From Decorations to Celebrations, Help Your Pet Enjoy Happy & Healthy Holidays
Here are 13 reminders of common safety hazards we encounter in the emergency room of Grady Veterinary Hospital. As much as we love our clients and patients, we would rather not see you this holiday season! Prevention is always a better option!
- Keep Christmas tree water clean and fresh to avoid upset tummies (and consider covering your water, to keep curious pets out).
- Avoid tinsel, especially with cats. Cats have a tendency to try to eat it, which is dangerous.
- Salt dough ornaments are toxic if eaten, but pets can’t tell! Keep them out of reach.
- Also keep glass ornaments out of reach to prevent a pet knocking them off the tree. If your cat can’t help but climb, consider placing your glass ornaments on a tabletop ornament stand.
- Batteries are highly toxic if swallowed. Keep them well away from pets (and children, too!)
- Some pets enjoy chewing on light strings– like puppies, kittens or even full-grown cats. Keep an eye on your pet to see if they are interested in this dangerous behavior. Then, unplug your tree when you’re not in the room.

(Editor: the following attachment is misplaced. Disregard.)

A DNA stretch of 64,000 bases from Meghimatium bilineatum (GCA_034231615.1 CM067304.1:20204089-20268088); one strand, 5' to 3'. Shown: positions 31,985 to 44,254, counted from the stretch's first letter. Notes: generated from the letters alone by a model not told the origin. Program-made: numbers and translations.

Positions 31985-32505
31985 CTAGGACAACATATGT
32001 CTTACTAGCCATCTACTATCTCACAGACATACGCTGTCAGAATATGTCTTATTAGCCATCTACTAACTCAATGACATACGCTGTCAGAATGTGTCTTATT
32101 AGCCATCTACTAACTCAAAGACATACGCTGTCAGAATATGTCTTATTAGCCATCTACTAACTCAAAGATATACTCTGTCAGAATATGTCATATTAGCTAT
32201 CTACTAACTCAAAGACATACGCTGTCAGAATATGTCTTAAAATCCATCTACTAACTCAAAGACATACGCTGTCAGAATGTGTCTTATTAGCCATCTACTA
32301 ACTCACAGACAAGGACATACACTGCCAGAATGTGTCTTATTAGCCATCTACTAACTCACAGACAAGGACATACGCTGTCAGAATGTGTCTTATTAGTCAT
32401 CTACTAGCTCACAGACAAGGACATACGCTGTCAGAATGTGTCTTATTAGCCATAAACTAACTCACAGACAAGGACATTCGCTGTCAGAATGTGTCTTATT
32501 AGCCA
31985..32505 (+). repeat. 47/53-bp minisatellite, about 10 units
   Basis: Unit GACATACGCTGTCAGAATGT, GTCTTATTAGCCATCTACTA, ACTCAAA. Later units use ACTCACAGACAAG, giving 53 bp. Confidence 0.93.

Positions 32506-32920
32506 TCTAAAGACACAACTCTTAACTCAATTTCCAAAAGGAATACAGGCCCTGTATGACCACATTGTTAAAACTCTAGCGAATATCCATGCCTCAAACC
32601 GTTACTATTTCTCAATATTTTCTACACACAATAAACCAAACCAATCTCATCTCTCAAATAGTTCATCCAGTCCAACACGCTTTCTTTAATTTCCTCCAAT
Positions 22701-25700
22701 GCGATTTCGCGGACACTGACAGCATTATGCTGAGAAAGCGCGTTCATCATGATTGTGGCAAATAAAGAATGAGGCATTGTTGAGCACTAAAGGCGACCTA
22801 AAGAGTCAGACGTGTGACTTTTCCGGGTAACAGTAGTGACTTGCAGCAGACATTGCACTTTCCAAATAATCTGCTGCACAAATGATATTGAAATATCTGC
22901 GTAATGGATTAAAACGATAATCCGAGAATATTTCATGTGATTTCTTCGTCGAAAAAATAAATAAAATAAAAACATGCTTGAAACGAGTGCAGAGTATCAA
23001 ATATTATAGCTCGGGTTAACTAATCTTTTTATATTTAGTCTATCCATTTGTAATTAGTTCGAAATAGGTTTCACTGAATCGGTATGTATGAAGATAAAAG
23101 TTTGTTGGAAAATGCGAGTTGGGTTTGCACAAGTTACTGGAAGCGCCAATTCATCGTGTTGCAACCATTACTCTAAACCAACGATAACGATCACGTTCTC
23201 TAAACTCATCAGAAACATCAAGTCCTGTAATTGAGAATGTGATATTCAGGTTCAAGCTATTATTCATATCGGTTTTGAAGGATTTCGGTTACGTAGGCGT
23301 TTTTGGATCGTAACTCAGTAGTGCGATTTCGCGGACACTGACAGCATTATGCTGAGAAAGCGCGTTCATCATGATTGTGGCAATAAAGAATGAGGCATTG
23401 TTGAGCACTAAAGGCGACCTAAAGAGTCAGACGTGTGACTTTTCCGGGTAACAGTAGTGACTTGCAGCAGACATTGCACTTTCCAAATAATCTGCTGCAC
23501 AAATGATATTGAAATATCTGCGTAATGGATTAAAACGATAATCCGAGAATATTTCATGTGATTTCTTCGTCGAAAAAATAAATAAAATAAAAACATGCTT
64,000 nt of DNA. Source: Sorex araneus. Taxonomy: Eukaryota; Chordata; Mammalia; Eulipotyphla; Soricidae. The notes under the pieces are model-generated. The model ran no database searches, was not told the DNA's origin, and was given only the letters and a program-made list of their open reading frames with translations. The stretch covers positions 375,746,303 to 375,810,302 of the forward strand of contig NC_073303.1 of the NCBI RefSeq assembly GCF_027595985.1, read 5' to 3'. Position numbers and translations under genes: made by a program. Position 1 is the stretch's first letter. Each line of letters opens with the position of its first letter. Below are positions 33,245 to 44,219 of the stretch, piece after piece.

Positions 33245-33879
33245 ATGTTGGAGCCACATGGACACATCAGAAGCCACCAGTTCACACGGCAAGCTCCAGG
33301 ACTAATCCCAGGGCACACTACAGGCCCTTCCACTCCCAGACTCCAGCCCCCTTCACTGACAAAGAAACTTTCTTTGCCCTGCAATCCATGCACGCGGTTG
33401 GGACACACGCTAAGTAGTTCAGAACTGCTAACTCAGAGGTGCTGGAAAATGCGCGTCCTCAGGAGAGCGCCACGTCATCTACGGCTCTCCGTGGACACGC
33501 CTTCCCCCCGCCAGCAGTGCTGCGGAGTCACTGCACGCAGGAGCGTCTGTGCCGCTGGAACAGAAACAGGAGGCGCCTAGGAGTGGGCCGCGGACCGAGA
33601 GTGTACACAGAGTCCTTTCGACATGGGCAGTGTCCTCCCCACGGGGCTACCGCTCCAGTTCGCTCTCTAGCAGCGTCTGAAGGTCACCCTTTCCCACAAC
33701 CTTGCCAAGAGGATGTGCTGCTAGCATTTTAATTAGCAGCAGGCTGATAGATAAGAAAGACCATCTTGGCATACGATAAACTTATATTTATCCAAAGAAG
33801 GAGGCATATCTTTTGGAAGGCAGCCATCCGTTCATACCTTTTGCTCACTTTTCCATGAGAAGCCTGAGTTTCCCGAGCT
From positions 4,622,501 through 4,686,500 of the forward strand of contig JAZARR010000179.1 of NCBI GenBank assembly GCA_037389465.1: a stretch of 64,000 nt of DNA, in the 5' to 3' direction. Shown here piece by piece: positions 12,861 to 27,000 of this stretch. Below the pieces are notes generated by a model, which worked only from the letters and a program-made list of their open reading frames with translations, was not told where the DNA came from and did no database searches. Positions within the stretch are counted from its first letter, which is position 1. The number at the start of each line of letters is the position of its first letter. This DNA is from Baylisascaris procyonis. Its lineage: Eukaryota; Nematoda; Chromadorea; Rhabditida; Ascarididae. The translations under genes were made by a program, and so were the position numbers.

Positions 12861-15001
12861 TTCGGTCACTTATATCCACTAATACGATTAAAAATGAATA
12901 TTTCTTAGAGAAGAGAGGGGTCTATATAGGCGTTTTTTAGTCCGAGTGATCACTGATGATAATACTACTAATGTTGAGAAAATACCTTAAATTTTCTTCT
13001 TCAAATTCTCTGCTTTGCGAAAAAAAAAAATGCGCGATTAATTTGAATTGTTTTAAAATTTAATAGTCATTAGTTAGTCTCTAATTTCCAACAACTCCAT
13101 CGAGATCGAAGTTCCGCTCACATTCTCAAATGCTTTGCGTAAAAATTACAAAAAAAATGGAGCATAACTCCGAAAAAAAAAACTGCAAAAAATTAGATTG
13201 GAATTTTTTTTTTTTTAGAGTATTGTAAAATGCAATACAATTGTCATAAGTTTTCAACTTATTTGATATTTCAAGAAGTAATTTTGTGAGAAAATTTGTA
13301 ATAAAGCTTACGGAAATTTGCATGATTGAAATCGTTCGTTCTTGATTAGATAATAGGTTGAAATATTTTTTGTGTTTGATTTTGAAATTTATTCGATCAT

- Extinguish all candles when you leave the room.
- When taking holiday pictures, prioritize your pet’s safety and comfort.
- Many traditional holiday plants are toxic, like holly, mistletoe, and lilies. Consider artificial versions instead.
- Potpourri smells so good, it’s like you can eat it! And your pet probably will. Make sure to keep it away from them, perhaps in a jar with a mesh lid.
- Consider avoiding confetti when celebrating the New Year. Many pets will try to eat it, and it’s so hard to clean up.
- Noisemakers often startle and disturb pets, so know your pet’s sound tolerance before ringing in the New Year.
- On the same topic, we can often expect fireworks’ displays New Year’s Eve, so help your dog cope their fear of fireworks.